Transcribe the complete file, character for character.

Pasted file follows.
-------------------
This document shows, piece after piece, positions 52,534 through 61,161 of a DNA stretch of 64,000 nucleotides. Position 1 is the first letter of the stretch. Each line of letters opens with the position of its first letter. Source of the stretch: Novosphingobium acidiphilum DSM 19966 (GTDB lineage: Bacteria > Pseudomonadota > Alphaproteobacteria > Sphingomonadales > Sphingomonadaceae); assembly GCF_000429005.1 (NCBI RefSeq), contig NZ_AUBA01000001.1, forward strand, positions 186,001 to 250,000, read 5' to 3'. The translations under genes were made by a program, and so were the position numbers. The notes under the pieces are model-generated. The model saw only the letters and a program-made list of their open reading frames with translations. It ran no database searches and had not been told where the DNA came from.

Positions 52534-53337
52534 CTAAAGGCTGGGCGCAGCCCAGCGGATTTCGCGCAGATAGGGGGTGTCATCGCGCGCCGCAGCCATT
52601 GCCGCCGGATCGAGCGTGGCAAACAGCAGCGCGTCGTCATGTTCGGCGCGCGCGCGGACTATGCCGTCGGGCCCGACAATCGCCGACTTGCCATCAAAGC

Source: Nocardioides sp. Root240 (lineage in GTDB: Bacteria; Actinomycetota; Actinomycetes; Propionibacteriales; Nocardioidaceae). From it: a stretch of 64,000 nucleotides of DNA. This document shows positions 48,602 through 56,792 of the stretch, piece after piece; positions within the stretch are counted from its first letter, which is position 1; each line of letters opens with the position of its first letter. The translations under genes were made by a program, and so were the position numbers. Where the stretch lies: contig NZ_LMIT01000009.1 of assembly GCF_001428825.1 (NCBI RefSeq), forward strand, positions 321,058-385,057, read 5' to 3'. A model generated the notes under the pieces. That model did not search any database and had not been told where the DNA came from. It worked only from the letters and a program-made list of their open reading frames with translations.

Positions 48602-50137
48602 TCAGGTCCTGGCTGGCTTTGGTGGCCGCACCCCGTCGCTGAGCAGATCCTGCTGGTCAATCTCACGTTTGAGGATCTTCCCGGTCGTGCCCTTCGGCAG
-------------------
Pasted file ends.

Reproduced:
This document shows, piece after piece, positions 52,534 through 61,161 of a DNA stretch of 64,000 nucleotides. Position 1 is the first letter of the stretch. Each line of letters opens with the position of its first letter. Source of the stretch: Novosphingobium acidiphilum DSM 19966 (GTDB lineage: Bacteria > Pseudomonadota > Alphaproteobacteria > Sphingomonadales > Sphingomonadaceae); assembly GCF_000429005.1 (NCBI RefSeq), contig NZ_AUBA01000001.1, forward strand, positions 186,001 to 250,000, read 5' to 3'. The translations under genes were made by a program, and so were the position numbers. The notes under the pieces are model-generated. The model saw only the letters and a program-made list of their open reading frames with translations. It ran no database searches and had not been told where the DNA came from.

Positions 52534-53337
52534 CTAAAGGCTGGGCGCAGCCCAGCGGATTTCGCGCAGATAGGGGGTGTCATCGCGCGCCGCAGCCATT
52601 GCCGCCGGATCGAGCGTGGCAAACAGCAGCGCGTCGTCATGTTCGGCGCGCGCGCGGACTATGCCGTCGGGCCCGACAATCGCCGACTTGCCATCAAAGC

Source: Nocardioides sp. Root240 (lineage in GTDB: Bacteria; Actinomycetota; Actinomycetes; Propionibacteriales; Nocardioidaceae). From it: a stretch of 64,000 nucleotides of DNA. This document shows positions 48,602 through 56,792 of the stretch, piece after piece; positions within the stretch are counted from its first letter, which is position 1; each line of letters opens with the position of its first letter. The translations under genes were made by a program, and so were the position numbers. Where the stretch lies: contig NZ_LMIT01000009.1 of assembly GCF_001428825.1 (NCBI RefSeq), forward strand, positions 321,058-385,057, read 5' to 3'. A model generated the notes under the pieces. That model did not search any database and had not been told where the DNA came from. It worked only from the letters and a program-made list of their open reading frames with translations.

Positions 48602-50137
48602 TCAGGTCCTGGCTGGCTTTGGTGGCCGCACCCCGTCGCTGAGCAGATCCTGCTGGTCAATCTCACGTTTGAGGATCTTCCCGGTCGTGCCCTTCGGCAG